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How to Choose the Best Rock Climbing Shoes

When rock climbing, the right shoes can make all the difference. Read on to learn how to choose the best rock climbing shoes.

4.6 million people rock climbed, bouldered or climbed indoors in America.

Are you thinking of starting rock climbing but are a little hesitant? Have you heard horror stories about people's feet getting torn apart during climbing? Don't worry, we have you covered.

This article will go over the basics of how to choose the right climbing shoe for your specific needs.

Keep reading to make the right choice when it comes to rock climbing shoes.

Choosing the Right Rock Climbing Shoes

Picking the right climbing shoe that fits well will impact how you feel after a long hike. You could have a painful and miserable experience or an enjoyable climbing experience. Rock climbing is a form of exercise that has many health benefits.

Choosing the right footwear is crucial.

You want to have shoes that are snug and fit. Your toes should bend at the knuckles. This will allow you to have a high level of performance and power when you stand and push off at the edges.

Your heel picket should conform and fit your heel snug. The rand wrapping around your heel should push your toes forward for that extra bit of control and power.

Tips on Getting a Proper Fit

Making sure the shoe fits is your primary concern. This depends on the construction and materials of the shoe as well as your foot shape.

You're going to want to try on many shoes. Walk, stand, and -- if possible -- climb in them to see how they feel.

Your street size is a starting point when looking for your shoe. Sometimes your street size could be larger compared to a well-fitted climbing shoe.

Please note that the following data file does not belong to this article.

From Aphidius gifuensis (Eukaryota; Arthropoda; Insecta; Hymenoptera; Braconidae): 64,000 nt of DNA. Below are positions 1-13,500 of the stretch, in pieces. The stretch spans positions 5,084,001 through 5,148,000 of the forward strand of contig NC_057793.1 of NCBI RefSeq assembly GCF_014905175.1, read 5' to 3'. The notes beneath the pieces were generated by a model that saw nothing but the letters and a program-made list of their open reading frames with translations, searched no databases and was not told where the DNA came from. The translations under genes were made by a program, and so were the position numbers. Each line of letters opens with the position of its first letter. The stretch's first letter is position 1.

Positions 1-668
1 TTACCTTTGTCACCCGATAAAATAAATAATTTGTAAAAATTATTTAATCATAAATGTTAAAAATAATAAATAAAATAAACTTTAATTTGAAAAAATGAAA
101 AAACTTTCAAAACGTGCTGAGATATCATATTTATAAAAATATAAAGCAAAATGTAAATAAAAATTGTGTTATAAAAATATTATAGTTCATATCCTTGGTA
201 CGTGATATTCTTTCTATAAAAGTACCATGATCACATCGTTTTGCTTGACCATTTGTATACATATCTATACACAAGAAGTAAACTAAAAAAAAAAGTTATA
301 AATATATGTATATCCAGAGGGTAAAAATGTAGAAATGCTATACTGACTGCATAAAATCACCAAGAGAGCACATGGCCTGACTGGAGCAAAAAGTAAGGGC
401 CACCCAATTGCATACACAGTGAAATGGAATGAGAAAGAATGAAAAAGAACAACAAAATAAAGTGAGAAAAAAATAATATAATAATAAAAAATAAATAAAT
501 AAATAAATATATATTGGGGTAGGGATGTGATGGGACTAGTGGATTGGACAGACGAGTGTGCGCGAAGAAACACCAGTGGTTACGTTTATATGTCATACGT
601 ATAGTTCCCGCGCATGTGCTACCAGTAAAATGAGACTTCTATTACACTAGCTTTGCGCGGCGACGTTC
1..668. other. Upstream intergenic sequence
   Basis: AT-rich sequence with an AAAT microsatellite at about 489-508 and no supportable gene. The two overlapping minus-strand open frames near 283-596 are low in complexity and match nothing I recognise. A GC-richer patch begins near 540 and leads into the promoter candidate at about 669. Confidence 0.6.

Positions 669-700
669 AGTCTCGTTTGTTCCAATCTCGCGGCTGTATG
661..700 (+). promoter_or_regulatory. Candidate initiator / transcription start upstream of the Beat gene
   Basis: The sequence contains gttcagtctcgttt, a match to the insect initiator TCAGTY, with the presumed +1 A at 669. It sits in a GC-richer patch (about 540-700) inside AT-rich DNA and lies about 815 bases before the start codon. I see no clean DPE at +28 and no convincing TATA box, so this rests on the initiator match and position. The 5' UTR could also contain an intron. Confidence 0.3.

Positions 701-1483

Try to avoid extra space in front of your toes. It can reduce your toe box and affect your ability to stay on footholds.

An interesting tip is to try and shop at the end of your day. Your feet will be swollen because you've been on them all day. Your feet will be their truer size compared to when you are climbing. Climbing shoes use European shoe sizes.

Once you have an idea of fit, now its time to think about the type of climbing you will partake in. You will want to have specific shapes and makes of shoes depending on what you will be climbing.

Construction and Shape

The shape and stiffness of a climbing shoe will change depending on the type of climbing you partake in. If you are slab climbing, you may want a flat-lasted shoe compared to an aggressive hooked-toe shoe.

Let's break down the options for profile and shoe stiffness.

Stiffness

The stiffness of a climbing shoe affects what kind of climbing it will do best at. Soft shoes tend to be sensitive. These are great for appropriate foot placements on tricky boulders or dimples on a slab area.

They do not offer great support so jamming and edging can be painful.